Robert Atkins on Wed, 3 May 2000 21:12:18 +0200 (CEST)

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<nettime> File Room Back Online

CONTACT: Ken Jordan 212-246-0202, x3021;


One of the earliest and most impressive examples of online media art is
New York-based artist Antoni Muntadas's "File Room". Debuting in 1994,
this interactive archive of two millennia of social and cultural
censorship chronicles hundreds of cases of perceived censorship,
sometimes, but not always, covered in the media or other public forums. It
invokes questions about the character of censorship itself and offers a
repository, or hidden history, of thwarted personal and communal
expression.  Any visitor to "The File Room" may add new cases of
censorship to the database by filling out a simple online form. Or search
the site by geography, subject matter, medium or time period. The result
is a powerful experience that makes real the insidious nature and effects
of censorship.  It can be seen on-line at

" is delighted to present and host 'The File Room,' said
Robert Atkins, the site's Media Arts editor.  "We see it as the anchor of
our Media Arts section, and a perceptive critique of the 'consciousness
industry.' This celebrated artwork was one of the first on the World Wide
Web, back in the days of Mosaic." 

Derived from a personal experience in which Muntadas's artwork was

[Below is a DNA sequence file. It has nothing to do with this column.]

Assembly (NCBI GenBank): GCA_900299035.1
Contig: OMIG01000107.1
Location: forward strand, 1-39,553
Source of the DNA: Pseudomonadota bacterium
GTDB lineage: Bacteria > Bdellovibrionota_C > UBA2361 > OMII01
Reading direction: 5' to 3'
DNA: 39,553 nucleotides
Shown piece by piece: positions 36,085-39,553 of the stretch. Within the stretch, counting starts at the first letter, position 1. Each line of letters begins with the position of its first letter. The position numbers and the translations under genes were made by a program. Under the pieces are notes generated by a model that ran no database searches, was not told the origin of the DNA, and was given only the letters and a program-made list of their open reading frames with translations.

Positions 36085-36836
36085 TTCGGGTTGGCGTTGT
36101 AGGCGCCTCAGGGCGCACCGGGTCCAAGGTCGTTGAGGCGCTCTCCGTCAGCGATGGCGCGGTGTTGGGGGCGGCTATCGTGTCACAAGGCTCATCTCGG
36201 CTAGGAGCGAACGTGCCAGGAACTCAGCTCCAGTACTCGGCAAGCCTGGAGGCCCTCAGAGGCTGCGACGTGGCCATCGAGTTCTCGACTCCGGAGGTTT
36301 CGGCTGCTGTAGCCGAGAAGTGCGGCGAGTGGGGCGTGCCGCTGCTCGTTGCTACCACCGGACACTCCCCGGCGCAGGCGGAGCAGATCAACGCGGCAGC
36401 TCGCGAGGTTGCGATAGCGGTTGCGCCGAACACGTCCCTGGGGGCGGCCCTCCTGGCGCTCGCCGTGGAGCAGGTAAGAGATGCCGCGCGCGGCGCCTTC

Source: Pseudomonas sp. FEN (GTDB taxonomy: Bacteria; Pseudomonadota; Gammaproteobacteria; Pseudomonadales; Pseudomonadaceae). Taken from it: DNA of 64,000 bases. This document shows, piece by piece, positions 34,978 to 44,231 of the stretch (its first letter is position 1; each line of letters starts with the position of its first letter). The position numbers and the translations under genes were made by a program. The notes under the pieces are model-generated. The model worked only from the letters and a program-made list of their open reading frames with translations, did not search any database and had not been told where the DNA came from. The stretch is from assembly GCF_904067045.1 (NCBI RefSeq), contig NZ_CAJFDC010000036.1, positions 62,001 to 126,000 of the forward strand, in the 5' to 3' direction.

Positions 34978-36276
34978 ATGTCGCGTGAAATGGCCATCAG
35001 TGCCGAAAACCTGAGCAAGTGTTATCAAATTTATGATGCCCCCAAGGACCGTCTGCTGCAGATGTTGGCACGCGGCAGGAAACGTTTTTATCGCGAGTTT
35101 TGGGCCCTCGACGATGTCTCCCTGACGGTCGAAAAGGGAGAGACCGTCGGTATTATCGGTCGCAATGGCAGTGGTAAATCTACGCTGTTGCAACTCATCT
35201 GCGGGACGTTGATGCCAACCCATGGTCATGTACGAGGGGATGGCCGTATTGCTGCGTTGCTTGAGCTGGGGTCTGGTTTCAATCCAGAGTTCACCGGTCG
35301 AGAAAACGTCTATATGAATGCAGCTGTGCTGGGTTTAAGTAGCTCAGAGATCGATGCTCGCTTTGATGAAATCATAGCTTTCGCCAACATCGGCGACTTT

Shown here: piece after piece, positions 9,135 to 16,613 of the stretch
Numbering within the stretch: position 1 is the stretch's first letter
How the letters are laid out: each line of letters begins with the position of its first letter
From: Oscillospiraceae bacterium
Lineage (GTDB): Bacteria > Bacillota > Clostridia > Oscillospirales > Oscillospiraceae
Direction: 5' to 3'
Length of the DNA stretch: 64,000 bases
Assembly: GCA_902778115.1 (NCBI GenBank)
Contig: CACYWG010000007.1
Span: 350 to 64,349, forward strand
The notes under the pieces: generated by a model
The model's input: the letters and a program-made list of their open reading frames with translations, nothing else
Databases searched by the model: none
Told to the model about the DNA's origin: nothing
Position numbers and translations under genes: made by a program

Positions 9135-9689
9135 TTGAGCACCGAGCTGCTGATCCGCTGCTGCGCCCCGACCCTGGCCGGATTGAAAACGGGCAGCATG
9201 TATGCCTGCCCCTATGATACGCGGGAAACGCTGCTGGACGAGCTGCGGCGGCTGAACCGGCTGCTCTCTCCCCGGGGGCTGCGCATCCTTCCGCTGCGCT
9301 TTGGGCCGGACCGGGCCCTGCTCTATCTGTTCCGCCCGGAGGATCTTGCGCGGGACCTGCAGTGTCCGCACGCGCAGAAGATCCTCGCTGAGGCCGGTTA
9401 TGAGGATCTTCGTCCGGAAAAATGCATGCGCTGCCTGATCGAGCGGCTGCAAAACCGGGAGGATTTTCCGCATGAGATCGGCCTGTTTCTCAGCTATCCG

censored, "The File Room" is one of the artist's many works addressing
power relations within society. It was developed as a project of Randolph
Street Gallery (a non-profit art space) in collaboration with the
University of Illinois at Chicago's School of Art and Design. Following
its debut as both a physical installation and virtual artwork at the
Chicago Cultural Center on May 20, 1994,

When Randolph Street Gallery closed in 1998, Muntadas began considering
other online venues for it. Unlike conventional artworks, an interactive,
ever-growing project like "The File Room," demands computer server space
and upkeep. After many discussions with museums, Muntadas selected The
Media Channel as a kind of experiment. "Since contemporary work is not
always relevant to museums" he observed "It is important to create a new
context for it on the Net." 

The return of "The File Room" to the Web was made possible by support from
The Rockefeller Foundation.  The University of Illinois and Randolph
Street Gallery provided support for the initial realization of the

Robert Atkins

voice: 212.662.2961
fax:   212.222.4524

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